purposes and therefore, lack essential features considered in this paper, such as real-time monitoring or alert instantiation, towards achieving this objective. According to [8], diagnosis can be divided into three sub problems: detecting the problem, locating it and determining its scope. Detecting the problem means having the knowledge that a safety or a security incident is happening. Locating the problem is knowing what components are at fault or targets of an attack. Determining its scope is being able to identify the affected subsystems. In a nutshell, it means explaining what is happening. In order to do so, a model of what can happen is required. Risk analysis models based on fault and attack trees are suited for that. Then, mapping the ongoing situation to the model allows for finding the roots of the problem or generating hypotheses on evolutions of the problem, such as the objective of an attacker or the next components to fail. Sometimes, though, the ongoing situation might not completely fit the model. Therefore, a measure of the variation of the incident from the model should be provided. Being able to reason beyond the scope of the system is an important part of diagnosis and is what we provide with our model.
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Embracing tensions : Dealing with safety and security in High-risk organizations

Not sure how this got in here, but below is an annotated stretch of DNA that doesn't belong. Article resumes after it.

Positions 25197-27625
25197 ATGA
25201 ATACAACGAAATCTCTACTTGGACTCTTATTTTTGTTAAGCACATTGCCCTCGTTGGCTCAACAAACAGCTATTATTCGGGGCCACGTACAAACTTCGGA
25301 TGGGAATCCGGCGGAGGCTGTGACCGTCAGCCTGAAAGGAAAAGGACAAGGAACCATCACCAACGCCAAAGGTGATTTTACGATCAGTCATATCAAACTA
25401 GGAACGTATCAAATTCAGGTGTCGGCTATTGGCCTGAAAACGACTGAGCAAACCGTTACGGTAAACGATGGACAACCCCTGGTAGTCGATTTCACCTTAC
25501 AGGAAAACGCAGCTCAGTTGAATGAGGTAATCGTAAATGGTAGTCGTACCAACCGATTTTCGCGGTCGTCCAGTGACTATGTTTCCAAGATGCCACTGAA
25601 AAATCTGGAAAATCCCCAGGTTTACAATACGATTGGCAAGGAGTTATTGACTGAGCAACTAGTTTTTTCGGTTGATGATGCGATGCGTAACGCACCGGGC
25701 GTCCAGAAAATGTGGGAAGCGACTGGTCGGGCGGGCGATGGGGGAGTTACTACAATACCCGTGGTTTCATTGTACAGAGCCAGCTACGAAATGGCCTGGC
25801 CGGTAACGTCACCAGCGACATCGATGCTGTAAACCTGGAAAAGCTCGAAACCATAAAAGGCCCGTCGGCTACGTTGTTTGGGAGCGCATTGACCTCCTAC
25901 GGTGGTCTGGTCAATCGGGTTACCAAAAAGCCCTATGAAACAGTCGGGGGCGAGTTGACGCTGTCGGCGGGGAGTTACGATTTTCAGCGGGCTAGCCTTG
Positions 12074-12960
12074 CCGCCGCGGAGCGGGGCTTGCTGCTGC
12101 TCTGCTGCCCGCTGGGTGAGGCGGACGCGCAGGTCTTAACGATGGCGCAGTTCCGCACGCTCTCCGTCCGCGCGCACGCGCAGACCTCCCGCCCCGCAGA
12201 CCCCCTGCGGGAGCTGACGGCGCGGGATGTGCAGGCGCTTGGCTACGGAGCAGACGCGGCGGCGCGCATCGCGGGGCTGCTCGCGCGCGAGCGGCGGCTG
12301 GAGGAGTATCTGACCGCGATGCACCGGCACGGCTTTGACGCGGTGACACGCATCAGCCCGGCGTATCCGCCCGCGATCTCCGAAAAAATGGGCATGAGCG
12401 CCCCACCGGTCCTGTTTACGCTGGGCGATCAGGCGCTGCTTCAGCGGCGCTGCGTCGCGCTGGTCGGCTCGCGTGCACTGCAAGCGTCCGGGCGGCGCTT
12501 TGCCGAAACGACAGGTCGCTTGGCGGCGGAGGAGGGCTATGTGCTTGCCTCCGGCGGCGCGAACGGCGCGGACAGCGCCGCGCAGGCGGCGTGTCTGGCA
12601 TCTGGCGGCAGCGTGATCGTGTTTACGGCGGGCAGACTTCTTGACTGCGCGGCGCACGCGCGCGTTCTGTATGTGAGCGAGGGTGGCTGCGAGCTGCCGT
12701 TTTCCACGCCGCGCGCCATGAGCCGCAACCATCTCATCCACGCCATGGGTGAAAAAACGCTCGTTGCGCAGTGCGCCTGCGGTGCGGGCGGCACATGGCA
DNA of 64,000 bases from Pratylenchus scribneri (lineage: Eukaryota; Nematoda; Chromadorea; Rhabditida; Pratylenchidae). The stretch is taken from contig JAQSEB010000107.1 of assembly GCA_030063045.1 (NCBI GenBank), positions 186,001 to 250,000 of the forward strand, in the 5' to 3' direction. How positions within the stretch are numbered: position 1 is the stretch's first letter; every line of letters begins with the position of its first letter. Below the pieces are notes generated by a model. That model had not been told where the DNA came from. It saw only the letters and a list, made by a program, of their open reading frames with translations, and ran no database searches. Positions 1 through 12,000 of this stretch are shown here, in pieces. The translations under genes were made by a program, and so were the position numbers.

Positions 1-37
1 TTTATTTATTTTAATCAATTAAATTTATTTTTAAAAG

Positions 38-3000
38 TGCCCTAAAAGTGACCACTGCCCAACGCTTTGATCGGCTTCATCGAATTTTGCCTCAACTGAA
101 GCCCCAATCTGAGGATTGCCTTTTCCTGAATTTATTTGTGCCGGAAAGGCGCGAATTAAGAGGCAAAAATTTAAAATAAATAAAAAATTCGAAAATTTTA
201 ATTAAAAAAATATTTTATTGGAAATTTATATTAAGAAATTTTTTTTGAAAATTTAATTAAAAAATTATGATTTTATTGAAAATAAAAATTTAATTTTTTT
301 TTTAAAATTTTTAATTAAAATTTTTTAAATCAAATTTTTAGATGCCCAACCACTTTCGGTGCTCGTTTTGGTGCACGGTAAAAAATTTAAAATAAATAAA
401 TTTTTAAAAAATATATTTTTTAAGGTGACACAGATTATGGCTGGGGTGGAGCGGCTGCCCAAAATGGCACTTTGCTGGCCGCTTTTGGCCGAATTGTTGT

Embracing tensions : Dealing with safety and security in High-risk organizations

Abstract High-risk organizations worldwide have to cope with a rising number of risks and threats, from natural hazard risks (due to global warming for example) to intentional and malevolent threats (such as terrorist attacks, cyber-crime, insider threat). In order to do so, they developed over time departments dedicated to the prevention and protection at work. These departments were firstly oriented towards the protection against unintentional hazards and more recently against intentional and malevolent threats. Such departments performs advisory, controlling, sensitizing and executive tasks in the field of safety and security within the organization.
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Safety, Reliability and Security of Industrial Computer Systems

Safety, Reliability and Security of Industrial Computer Systems